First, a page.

Preparing a Program to be Debugged

Before you can debug a program, you must put debugging information into the code. To produce an executable that has debugging information, you need to:

You can use different debugging options during development and production, as explained in the section ``Sample Scenario"'' at the end of this chapter.

Note: Most of the time you'll likely use the cc command to compile and link an application, not the Watcom compilers and linker. When we refer to command options in this manual, we're referring to the ones for wcc and wlink. The cc options that correspond to these are given below.

Compiler debugging options

The cc options are the same as those for wcc, except that the ``d'' is replaced with ``g''. For example, the cc option -g2 corresponds to the wcc option -d2.

The cc option -g is the same as -g2. For more information, see the description of the cc command in the Watcom Utilities Reference.

The debugging options for the C/C++ compilers (wcc, wpp, wcc386 and wpp386) are listed below; see the chapter C/C++ Compiler Options of the Watcom Compiler & Tools User's Guide for more details.

generate debugging information for global symbols and line numbers.
generate debugging information for global symbols and line numbers, and typing information for local structs and arrays.
generate the most debugging information that's normally needed, including global information, line numbers, types, and local variables.
generate all debugging information generated by the d2 option. In addition, it generates information about all types defined in a compilation unit, regardless of whether or not they're used in that compilation unit.
Note: The d3 option creates very large objects and executable files. Don't use it unless you want to have access to types that have no variables associated with them.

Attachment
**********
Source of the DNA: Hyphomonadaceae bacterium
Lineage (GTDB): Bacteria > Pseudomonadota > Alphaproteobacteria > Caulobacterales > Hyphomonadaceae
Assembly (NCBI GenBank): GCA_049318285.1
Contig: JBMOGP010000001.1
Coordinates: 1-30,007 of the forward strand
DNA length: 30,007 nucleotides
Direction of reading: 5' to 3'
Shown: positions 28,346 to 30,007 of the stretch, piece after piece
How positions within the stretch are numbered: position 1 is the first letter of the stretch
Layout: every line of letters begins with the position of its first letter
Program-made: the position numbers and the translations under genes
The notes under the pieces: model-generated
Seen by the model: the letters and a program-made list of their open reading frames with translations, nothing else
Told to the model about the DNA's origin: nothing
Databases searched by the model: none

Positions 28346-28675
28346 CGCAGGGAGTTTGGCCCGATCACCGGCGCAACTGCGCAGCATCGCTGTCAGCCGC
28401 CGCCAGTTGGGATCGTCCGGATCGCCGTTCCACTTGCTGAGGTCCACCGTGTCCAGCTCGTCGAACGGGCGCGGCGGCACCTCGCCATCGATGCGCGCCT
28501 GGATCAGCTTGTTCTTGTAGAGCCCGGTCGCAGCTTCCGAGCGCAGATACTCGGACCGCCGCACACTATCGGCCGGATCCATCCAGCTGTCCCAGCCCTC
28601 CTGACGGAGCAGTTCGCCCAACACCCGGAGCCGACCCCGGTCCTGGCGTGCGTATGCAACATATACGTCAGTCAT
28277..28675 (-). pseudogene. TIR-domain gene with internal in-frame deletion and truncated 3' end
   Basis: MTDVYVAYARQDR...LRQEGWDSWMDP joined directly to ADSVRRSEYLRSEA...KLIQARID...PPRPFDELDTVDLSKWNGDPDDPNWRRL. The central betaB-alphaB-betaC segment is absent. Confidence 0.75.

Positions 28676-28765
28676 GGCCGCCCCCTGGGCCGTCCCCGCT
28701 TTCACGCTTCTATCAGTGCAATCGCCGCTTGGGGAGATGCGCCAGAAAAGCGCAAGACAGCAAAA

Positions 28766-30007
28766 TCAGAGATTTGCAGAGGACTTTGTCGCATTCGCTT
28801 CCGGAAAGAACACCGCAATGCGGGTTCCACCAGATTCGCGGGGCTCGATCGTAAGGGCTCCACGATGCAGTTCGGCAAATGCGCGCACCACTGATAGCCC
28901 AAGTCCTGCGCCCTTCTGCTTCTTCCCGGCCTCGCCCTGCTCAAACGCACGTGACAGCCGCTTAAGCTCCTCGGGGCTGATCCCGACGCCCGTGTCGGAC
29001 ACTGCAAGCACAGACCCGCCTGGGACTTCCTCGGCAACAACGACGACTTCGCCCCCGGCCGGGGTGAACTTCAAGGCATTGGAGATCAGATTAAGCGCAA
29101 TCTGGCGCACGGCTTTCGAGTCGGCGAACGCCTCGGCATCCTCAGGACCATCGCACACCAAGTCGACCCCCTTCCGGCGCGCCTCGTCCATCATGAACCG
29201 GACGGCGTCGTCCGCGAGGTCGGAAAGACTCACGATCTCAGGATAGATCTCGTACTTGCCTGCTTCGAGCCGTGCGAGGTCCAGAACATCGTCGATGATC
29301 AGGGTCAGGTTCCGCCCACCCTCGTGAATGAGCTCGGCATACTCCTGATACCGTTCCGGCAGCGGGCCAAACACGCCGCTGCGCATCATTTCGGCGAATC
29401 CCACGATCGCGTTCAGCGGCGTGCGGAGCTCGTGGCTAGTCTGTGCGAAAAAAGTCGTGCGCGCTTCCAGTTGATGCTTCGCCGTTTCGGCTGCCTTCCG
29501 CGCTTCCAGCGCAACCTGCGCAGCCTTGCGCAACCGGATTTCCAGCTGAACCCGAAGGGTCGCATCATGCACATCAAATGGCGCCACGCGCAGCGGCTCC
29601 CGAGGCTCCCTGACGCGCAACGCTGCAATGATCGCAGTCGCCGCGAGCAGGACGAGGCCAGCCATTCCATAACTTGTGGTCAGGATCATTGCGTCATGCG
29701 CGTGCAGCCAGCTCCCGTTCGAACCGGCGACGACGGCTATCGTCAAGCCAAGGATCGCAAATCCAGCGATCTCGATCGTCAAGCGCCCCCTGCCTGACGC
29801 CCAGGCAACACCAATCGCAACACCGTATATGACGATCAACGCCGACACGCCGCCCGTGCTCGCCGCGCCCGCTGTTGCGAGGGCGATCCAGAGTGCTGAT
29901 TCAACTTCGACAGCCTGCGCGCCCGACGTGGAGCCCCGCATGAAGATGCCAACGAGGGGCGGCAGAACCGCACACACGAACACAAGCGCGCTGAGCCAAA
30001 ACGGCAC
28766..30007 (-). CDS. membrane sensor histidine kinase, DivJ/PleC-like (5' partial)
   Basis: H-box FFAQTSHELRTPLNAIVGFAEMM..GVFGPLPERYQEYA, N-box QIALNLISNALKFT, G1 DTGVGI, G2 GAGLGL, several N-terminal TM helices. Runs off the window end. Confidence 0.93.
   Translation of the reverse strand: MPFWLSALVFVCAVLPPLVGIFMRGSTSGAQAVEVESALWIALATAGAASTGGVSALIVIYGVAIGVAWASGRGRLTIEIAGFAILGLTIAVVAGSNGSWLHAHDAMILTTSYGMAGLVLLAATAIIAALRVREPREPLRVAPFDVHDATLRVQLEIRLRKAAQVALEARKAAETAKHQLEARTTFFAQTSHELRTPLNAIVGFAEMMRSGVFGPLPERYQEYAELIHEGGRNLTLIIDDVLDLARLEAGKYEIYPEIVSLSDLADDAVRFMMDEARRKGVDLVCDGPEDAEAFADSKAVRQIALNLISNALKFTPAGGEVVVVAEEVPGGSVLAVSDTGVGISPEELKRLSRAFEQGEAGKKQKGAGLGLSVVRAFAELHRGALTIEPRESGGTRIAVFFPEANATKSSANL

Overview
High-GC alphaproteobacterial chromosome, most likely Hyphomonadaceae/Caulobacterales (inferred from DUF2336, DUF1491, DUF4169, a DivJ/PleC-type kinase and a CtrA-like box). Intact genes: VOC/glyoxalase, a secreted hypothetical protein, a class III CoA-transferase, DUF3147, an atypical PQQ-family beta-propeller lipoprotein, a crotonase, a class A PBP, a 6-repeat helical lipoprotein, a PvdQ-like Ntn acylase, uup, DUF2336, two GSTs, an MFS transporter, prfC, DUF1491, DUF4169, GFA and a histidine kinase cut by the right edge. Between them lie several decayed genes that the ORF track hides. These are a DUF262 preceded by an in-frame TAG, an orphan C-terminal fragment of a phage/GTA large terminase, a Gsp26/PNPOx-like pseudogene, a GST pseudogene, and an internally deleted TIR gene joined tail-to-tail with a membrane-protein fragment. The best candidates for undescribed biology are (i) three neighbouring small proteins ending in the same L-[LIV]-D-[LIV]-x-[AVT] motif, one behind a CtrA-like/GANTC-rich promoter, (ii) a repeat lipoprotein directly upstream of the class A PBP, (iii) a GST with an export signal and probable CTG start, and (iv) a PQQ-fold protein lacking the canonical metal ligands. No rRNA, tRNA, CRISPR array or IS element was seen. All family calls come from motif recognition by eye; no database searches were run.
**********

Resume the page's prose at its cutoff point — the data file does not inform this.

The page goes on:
Linker debugging options

The linker, wlink is the tool that puts together a complete program and sets up the debugging information for all the modules in the executable file. It's described in the chapter The Watcom Linker in the Compiler & Tools User's Guide. The DEBUG linker directive tells the linker when it should include debugging information from the modules. You can collect two levels of debugging information during the link:

global names, source line numbers
global names, source line numbers, local variables, typing information

The directives are position-dependent, so you must make sure that the DEBUG directive precedes the object files and libraries that require debugging information.

For instance, if the file mylink.lnk contains:

# invoke with: wlink @mylink
file main
debug lines
file input, output
debug all
file process

then the files input and output have global names and source-line information available during debugging. All debugging information in the file process is available during debugging. No information is available for main except global names.

If you use a DEBUG directive anywhere, all files, including main, have global name information.

Note: If you use the cc command with a debugging option other than -g0, the linker directive DEBUG ALL is automatically specified.

Sample scenario

During development, use the d2 option of the compiler and use the debug all directive at the beginning of your linker command line or directive file. This ensures that maximum debugging information is available during your debugging session.

Change to the d1 option when you need to create a distribution version of your product. This is necessary since the d2 option disables most compiler optimizations, whereas d1 won't affect the quality of generated code.

During production, you can use the linker's symfile option to put the d1 debugging information into a separate file, usually with the extension sym. This lets you distribute a production-quality executable, yet still have the luxury of source-line debugging when bugs are reported. You can specify the sym filename on the command line when starting the debugger.